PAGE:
Save the Snakes, the non-profit dedicated to mitigating human-snake conflicts, says that wild snakes “are in decline because of habitat destruction, disease, over-harvesting, invasive species, and even climate change. These combined threats have brought some snake species ever closer to the brink of extinction.” But is snake farming the answer?
Those who stand to profit argue that it is better and more sustainable to kill them in farms than to kill wild animals, as if there wasn’t a third option: not killing them at all. But in any case, this argument is a smokescreen. It takes years for a snake to reach optimal size, and so farms are regularly found to have “laundered” illegally caught wild snakes and passing them off as farmed.
Like Hermès. building a crocodile farm, Kering – the company behind Gucci, Saint Laurent and Alexander McQueen – has built a python farm, again in Thailand. But in 2017 the company made clear it had no intention of ending the use of wild-caught snakes and would kill both captive and wild animals for its shoes, bags and belts. The fashion for snakeskin is driving both intensive farming and the slaughter of wild pythons, and the cruelties involved are immense.
Commercial snake farms have developed rapidly across Asia from when the first experimental farms were set up in China in 2007. Most research conducted into these farms looks at sustainability and zoonotic disease risk, rather than the welfare of the animals. But in 2021, PETA conducted an investigation at a snake farm in Vietnam and its findings were deeply shocking. The animals there spent their lives in filthy cramped cages and when it came to ‘harvesting’, they were inflated to death:
“Workers close the mouths and anuses of the pythons with tight constriction bands then cut a hole in either the head or the tail, insert a hose, and pump in compressed air – a killing method that is considered inhumane … The investigator was told that the snakes were allegedly stunned with a car battery before being slaughtered.”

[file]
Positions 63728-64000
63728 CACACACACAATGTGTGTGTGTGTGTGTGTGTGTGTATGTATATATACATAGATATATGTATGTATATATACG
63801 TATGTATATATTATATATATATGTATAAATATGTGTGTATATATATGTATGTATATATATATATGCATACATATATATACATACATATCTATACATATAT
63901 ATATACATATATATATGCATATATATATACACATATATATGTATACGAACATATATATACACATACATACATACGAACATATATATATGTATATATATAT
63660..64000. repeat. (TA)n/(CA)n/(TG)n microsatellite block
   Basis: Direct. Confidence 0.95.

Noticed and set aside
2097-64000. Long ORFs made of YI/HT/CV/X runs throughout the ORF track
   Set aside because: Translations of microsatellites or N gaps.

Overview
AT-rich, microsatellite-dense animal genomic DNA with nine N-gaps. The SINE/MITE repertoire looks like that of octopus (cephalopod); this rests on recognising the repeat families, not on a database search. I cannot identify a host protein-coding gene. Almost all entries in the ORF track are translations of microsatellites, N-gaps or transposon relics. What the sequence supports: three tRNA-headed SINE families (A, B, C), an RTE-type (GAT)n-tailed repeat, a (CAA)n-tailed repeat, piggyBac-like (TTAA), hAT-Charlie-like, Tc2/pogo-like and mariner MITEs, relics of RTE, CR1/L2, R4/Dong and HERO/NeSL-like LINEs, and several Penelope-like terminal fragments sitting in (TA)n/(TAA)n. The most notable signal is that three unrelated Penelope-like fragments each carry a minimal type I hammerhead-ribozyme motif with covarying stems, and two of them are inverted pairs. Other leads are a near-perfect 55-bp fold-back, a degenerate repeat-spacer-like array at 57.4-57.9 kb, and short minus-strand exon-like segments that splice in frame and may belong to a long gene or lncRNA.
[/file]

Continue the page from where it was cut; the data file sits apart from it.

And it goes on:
Stingrays, Sharks, Kangaroos, Giraffes and More
Shagreen is the skin of stingrays and sharks. It first came to popularity in the 1920s, when it was used in writing desks and other furniture, and it is still considered a “luxury” material by homeware designers. Those who continue to use it say it is a by-product of the fishing industry, showing that “accidental” by-catch can be highly profitable.
Kangaroos are slaughtered and their skins (“k-leather”) used in boots, shoes, trainers and football boots, with the biggest buyers of these products being Europe and the US. Reindeer skins sell as a “fashionable” floor coverings, ostriches are slaughtered for bags, giraffes are turned into boots. And there are many more species exploited and killed so their skins can be worn, sat on or used as a talking piece.
The Tide is Turning
As with the fur trade, the exotic skins industry will end only when we stop buying the products and when fashion houses feel the pressure to use only ethical fabrics. Already, these campaigns are paying off. Luxury labels including Chanel, Mulberry, Paul Smith, Victoria Beckham, Vivienne Westwood, the SMCP group, Diane von Furstenberg and Selfridges have confirmed they will not use exotic skins. And the 2020 Stockholm Fashion Week banned both fur and exotic skins.
There is still much to do to protect wild animals from the fashion industry. To support campaigns to end the use of exotic skins, see:
And to support an end to fishing and the by-catch of sharks and rays, see: